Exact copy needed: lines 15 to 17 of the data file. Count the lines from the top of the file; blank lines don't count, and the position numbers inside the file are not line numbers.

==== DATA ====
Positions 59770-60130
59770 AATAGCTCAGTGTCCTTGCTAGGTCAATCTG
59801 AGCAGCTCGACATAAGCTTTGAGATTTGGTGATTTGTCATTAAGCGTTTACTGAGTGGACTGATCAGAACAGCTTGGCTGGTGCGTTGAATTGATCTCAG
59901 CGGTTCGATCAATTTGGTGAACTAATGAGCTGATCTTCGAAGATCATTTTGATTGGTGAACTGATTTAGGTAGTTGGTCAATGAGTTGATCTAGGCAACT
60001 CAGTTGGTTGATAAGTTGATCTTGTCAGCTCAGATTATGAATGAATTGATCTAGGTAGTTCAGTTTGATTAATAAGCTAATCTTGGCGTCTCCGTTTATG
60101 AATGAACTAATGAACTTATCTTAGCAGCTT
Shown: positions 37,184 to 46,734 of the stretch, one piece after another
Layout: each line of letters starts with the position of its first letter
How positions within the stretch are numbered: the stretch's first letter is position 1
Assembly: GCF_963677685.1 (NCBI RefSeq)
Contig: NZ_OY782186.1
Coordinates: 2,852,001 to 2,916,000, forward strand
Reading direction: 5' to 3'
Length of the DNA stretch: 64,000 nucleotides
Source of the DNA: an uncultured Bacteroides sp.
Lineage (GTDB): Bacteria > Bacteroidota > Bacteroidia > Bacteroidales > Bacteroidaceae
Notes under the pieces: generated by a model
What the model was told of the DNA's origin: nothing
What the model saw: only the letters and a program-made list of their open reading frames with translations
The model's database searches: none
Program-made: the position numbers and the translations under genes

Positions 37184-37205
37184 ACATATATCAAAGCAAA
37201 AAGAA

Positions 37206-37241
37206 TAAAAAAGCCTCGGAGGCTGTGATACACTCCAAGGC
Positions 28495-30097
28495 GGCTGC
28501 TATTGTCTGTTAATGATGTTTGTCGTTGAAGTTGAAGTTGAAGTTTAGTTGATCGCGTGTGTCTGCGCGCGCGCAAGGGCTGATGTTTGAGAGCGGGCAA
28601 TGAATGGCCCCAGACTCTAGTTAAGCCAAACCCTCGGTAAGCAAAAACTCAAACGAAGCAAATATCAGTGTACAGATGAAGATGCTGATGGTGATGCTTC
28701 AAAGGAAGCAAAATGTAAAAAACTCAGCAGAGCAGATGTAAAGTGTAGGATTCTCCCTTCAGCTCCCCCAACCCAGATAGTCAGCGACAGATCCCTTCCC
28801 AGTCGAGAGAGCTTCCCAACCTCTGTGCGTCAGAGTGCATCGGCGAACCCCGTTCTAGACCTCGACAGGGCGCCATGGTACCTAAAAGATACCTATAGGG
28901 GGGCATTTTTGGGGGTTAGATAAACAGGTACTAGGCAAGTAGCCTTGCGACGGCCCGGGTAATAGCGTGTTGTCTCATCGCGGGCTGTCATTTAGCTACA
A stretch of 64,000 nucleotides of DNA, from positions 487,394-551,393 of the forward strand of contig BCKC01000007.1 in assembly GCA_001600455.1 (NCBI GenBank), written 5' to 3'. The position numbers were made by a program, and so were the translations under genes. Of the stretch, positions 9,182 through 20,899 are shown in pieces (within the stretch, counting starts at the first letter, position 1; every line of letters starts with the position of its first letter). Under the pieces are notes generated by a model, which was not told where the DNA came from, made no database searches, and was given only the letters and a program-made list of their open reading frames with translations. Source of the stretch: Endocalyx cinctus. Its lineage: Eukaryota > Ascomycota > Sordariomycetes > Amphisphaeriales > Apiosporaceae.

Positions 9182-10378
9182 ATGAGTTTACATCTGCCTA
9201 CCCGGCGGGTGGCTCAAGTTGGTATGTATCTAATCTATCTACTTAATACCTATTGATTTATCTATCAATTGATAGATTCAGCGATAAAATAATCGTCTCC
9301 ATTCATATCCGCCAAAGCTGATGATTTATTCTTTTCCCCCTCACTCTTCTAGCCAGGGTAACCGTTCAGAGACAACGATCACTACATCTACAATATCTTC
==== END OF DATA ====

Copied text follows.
Source of the DNA: an uncultured Bacteroides sp.
Lineage (GTDB): Bacteria > Bacteroidota > Bacteroidia > Bacteroidales > Bacteroidaceae
Notes under the pieces: generated by a model